stop for two years. But McManaman is a remarkable athlete and shows no sign of burn-out - either mental or physical. If he's got any energy left, he'll need it for the talks Liverpool are planning this summer to negotiate a new contract with with one of their most valuable players. McManaman, still with two years left on his current deal, reckons the pressures are far worse for the managers anyway. He says: "Pressure? What pressure. There are always going to be things that get you down, but in comparison to a manager, the players have got it relatively easy. "All we have got to do is go out there and play. A manager seems to have a thousand jobs these days, doesn't he? "From buying and selling players to contract talks, to going abroad to scout, to dealing with the media. "If Kevin Keegan thought all that was affecting him outside the game, his relationship with his family or whatever, then his was the only natural decision to take. "Fortunately, being a footballer and being a manager are entirely different jobs. It's definitely a lot worse being the gaffer." Don't mistake for one moment, however, that McManaman is a free-wheeling, footballing cavalier who doesn't care. If there's one thing that does make him bristle it is suggestions that he and his team-mates - once described as the Anfield brat pack - are happy to be under-achievers. He says: "Of course I care. I want to win everything with Liverpool and England just the same as the fans do. I want to achieve exactly what they want and they just have to believe me on that. "If I can still have a laugh and a joke after being beaten, that doesn't mean I'm not disappointed by what's happened, but I can't change my nature. "I'm pretty laid back off the pitch. If I get kicked, I just get up and get on with it." Apart from his philosophical nature, McManaman is blessed with the heart, lungs and legs of a thoroughbred racehorse. He's got the courage and stamina of a Red Rum coupled with the pace of a Shergar. Add his eye-blinking skills and you've got a pretty formidable opponent. Lawrie McMenemy, who handed him his first Under-21 cap before he had even played a first team game for Liverpool, once looked at his wiry frame and joked: "I've seen more fat on a chip." But that frame is built for the demands of the modern-game. Just take a look at McManaman's appearance record. He's already close to clocking up 300 games for Liverpool in just six seasons - that's an average of around 50 a campaign. And his remarkable resistance to injuries means he's missed just THREE games in the last three years. He runs more miles on the pitch than any other player yet comes off hardly in a sweat. It's no surprise then to learn he was a schoolboy cross-country champion. He says: "I can run all day. Running has never been a problem for me. "I'm told I once beat Curtis Robb in my school days and I went along to a Liverpool Harriers training session once. But football's always been my first love." The man who makes Liverpool tick is having to get used to some special attention. But he even makes light of the man-markers who seem to be shadowing his every step this season. "It doesn't bother me. When these guys disregard the ball and follow me about, it's quite funny, actually. "They spend so much time running next to me that I end up nattering with them, talking about any old rubbish. "You have to put them off any way you can - even if it's by boring them stupid!" If McManaman has one weakness it's his finishing - and he knows it. Boss Roy Evans believes he should get between 15 and 20 goals a season from the chances he gets. Ironically, his best tally is still the 11 he hit in his very first full season, 1991-92. And he has yet to open his account for England after 18 appearances. He admits: "People say that finishing is my big weakness and if there's a part of my game that I need to improve then yes, that would be it. I know more than anybody that I should perhaps get more goals and it certainly isn't something I'm complacent ab out. "I practice hard every day in training on my shooting. "In fact, I'm probably better at scoring goals than Robbie Fowler on the training ground. "But once we get into the real match action, Robbie has that killer instinct which all good strikers need, whereas I don't get as many goals as I should. "I'd love to score more and I'm working on it. But actually I'd prefer to blame Robbie for the criticism! If he wasn't so sharp, I wouldn't look so bad!" Evans already rates Macca as "priceless". And If he can add a regular goal touch to his all-round game, he would undoubtedly be a world-beater.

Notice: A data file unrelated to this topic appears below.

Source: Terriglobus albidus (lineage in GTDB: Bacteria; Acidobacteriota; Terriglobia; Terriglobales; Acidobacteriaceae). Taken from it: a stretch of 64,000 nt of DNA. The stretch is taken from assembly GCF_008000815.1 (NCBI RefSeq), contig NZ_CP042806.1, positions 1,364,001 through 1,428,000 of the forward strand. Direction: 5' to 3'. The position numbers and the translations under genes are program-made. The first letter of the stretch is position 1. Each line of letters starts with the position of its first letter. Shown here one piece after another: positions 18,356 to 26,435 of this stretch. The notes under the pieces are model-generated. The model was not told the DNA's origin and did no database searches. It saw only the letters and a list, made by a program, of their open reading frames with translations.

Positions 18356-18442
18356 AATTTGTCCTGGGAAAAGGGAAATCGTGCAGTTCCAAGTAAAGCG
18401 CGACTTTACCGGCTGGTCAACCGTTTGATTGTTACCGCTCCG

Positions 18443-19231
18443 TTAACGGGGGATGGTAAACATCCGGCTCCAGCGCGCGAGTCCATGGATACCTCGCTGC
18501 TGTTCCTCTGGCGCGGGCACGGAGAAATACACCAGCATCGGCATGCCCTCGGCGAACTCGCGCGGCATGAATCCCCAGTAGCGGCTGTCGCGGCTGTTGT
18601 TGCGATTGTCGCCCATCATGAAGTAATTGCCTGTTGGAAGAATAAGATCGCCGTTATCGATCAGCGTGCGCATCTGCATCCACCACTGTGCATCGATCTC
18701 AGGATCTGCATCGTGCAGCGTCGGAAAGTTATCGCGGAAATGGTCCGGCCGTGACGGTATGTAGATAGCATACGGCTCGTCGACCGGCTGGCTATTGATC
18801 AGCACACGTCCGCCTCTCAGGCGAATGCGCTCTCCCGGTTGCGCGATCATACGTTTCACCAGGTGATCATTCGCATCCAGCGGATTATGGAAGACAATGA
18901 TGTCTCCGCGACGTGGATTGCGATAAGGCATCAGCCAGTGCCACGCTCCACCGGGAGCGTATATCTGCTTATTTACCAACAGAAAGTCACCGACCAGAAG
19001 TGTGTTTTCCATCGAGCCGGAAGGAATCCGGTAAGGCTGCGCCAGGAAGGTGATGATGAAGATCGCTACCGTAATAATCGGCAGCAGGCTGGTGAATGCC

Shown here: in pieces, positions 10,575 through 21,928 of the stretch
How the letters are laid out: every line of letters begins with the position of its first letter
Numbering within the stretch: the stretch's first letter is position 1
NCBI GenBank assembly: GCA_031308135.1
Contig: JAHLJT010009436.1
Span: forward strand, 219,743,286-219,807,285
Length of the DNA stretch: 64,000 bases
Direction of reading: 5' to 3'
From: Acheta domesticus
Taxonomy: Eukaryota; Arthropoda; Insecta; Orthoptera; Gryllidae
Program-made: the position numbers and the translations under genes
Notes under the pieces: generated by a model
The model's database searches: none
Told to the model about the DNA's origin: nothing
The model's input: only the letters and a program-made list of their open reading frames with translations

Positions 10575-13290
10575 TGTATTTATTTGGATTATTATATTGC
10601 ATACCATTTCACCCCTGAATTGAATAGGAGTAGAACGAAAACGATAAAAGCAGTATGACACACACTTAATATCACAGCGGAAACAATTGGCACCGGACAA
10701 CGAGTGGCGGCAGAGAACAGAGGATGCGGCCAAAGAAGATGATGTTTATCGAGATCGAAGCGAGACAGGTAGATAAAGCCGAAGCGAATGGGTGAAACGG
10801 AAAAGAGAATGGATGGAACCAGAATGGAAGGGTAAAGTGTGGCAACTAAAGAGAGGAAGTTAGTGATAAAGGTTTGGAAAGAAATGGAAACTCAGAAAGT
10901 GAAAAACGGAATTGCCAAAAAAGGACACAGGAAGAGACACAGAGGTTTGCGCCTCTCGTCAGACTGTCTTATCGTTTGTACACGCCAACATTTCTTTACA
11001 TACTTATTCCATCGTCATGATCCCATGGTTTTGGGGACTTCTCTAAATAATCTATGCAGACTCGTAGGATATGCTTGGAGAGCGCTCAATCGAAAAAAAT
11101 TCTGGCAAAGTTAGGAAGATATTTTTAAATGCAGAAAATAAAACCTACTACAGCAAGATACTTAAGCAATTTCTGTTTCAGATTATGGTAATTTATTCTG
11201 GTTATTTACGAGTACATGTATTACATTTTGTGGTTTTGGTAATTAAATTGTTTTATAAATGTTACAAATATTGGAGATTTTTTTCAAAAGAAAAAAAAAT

FACT FILE Born: Liverpool, February 11, 1972. Height: 5ft 11. Weight: 10st 6lb. Club supported: Everton. hero: Duncan Mackenzie. FIRST CLUB: Joined Liverpool on schoolboy forms at 15. First job: To clean John Barnes boots. Signed professional: February, 1990. Debut: December 1990 (came on as sub for Peter Beardsley in 2-1 win over Oldham). First goal: August, 1991 (Man City 2, Liverpool 1.) Man of the match: 1992 FA Cup Final (Liverpool 2, Sunderland 0.); 1995 Coca-Cola Cup Final (Liverpool 2, Bolton 1 and he scored both goals). England Under-21 debut: December, 1990 England 0, Wales 0. England debut: November, 1994 (England 1, Nigeria 0 sub for Robert Lee). England caps: 16. Goals: 0. Liverpool record: 1990-91: Played 6 (all as sub). Goals 0. 1091-92: Played 51 (4 as sub). Goals 11. 1992-93: Played 40 (4 as sub). Goals: 7. 1993-94: Played 34 (2 as sub), Goals: 2. 1994-95: Played 55. Goals 9. 1995-96: Played 53: Goals 11: This season: Played 43. Goals 9 (up till April 12). How they stand after first leg of Euro semi-finals UEFA Cup Tenerife 1 Schalke 0 Internazionale 3 Monaco 1 Second-leg matches to be played April 22. EUROPEAN CUP Ajax 1 Juventus 2 Borussia Dortmund 1 Manchester United 0 Second-leg matches to be played April 23. Cup-winners' Cup Paris St Germain 3 Liverpool 0 Barcelona 1 Fiorentina 1 Second-leg matches to be played April 24.
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Title Annotation:Sport
Author:Tanner, Richard
Publication:The Mirror (London, England)
Date:Apr 21, 1997
Words:1247